Carlos Pena sits again, this time against a righty

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The Cubs wagered $10 million that Carlos Pena would return to 2009 form while playing in Wrigley Field, but after going 0-for-4 on Thursday, he’s out of the lienup for the third time in six games Friday.

Unlike the previous times he sat, this time it’s happening against a right-hander, Arizona’s Armando Galarraga to be specific.

Pena is hitting .159 and has just one extra-base hit in 63 at-bats. As usual, he’s walking a lot, giving him a .289 OBP. However, he’s also fanned 23 times and none of his usual power has showed up.

In 2010, Pena had one of the best seasons ever for a sub-.200 hitter, finishing with a .196/.325/.407 line, 28 homers and 84 RBI in 484 at-bats for the Rays. Of course, the Cubs were expecting better than that. Because of his power and patience, he was a well above average regular while hitting .227 in 2009. However, with his power seemingly dwindling, even if he gets his average back up to .230-.240, he may no longer be much of an asset.

The Cubs will have to figure something out soon, because Pena is a huge liability as is. Creating a reason to stash him on the DL and then getting him regular at-bats in the minors for a couple of weeks would be ideal. If they go that route, then Jeff Baker and Tyler Colvin would likely share time at first base.

Mariners acquire Nick Rumbelow from Yankees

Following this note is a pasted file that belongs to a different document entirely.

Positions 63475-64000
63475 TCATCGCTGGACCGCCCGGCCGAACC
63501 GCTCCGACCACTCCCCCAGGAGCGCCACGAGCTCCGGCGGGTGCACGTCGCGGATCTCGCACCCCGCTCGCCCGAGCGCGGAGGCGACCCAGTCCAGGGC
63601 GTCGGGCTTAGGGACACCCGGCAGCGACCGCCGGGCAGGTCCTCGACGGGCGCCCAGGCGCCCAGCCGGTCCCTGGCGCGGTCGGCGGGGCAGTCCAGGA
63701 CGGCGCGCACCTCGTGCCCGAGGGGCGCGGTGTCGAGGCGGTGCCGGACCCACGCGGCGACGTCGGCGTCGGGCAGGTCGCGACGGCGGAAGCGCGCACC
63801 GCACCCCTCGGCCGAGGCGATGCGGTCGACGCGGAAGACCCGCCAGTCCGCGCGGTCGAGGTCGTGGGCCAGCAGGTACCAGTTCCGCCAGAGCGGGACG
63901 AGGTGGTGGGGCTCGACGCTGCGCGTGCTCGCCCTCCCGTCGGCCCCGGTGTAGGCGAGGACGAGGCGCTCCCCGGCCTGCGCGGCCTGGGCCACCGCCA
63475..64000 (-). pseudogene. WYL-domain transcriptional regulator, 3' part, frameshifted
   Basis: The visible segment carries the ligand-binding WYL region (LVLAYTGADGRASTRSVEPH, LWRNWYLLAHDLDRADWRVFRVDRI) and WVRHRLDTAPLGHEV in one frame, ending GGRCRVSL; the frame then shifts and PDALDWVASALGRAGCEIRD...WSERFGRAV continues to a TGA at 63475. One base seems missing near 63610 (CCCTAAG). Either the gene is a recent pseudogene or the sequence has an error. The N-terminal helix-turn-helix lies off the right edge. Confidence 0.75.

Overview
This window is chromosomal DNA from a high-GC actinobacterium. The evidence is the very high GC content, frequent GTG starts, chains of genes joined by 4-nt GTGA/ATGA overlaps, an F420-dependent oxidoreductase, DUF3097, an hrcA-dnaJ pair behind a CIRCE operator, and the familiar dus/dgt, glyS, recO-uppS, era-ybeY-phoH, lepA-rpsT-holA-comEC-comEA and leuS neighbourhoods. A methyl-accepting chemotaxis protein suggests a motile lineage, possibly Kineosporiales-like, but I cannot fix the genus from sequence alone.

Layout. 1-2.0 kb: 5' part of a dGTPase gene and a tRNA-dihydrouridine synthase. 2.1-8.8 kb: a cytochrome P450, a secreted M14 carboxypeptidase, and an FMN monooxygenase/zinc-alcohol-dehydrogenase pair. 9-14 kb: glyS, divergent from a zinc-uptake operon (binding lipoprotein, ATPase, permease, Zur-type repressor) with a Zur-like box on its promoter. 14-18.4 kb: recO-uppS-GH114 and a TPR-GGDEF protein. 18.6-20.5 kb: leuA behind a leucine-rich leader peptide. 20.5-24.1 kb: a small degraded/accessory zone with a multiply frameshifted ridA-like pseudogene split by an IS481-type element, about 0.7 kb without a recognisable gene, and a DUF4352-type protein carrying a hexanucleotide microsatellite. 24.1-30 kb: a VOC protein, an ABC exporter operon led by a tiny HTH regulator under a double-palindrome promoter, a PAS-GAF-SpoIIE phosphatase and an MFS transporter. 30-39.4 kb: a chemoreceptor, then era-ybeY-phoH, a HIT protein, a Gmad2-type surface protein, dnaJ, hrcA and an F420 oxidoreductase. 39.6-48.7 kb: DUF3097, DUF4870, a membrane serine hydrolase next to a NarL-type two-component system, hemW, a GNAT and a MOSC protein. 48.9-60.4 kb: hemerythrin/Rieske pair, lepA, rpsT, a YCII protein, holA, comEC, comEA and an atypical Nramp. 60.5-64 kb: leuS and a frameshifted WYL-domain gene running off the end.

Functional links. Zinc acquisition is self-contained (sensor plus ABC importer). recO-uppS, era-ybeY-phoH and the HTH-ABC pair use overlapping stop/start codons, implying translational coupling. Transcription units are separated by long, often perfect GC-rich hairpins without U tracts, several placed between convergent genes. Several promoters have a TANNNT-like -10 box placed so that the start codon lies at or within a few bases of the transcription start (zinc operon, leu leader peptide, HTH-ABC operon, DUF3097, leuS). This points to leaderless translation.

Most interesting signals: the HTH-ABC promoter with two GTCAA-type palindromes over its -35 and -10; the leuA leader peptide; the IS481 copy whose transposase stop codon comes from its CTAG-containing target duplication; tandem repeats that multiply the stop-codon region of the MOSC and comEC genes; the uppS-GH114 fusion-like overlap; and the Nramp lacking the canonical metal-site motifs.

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The Mariners acquired Yankees’ right-hander Nick Rumbelow in exchange for minor league righty Juan Then and left-hander JP Sears, per an official announcement on Saturday. Rumbelow made 17 appearances for the Yankees in 2015 before undergoing Tommy John surgery and could provide some bullpen depth for the Mariners in 2018.

The 26-year-old right-hander spent the majority of his 2017 season in Triple-A Scranton/Wilkes-Barre, where he delivered an 0.62 ERA, 2.5 BB/9 and 9.3 SO/9 over 29 innings. The Yankees didn’t rush Rumbelow into a full workload after he missed the 2016 season recovering from Tommy John, but he didn’t appear to have any significant setbacks with his health or performance and should be ready to compete for a role next spring.

Sears, 21, was ranked 21st in the Mariners’ organization by MLB Pipeline. He was drafted in the 11th round of the 2017 draft and features a deceptive, low-velocity fastball that he can throw for strikes to either side of the plate. In his first year of pro ball, he split 17 games between Short-Season A Everett and Single-A Clinton, turning in an 0.65 ERA, 3.9 BB/9 and 16.6 SO/9 across two levels.

Then, 17, also completed his first year of pro ball after signing with the Mariners as a free agent. He went 2-2 in 13 games of rookie ball, pitching to a 2.64 ERA, 2.2 BB/9 and 8.2 SO/9 in 61 1/3 innings. Neither Sears nor Then will take the mound for the Yankees anytime soon, and offloading Rumbelow to the Mariners should clear up some room on New York’s 40-man roster as they prepare for the upcoming Rule 5 Draft.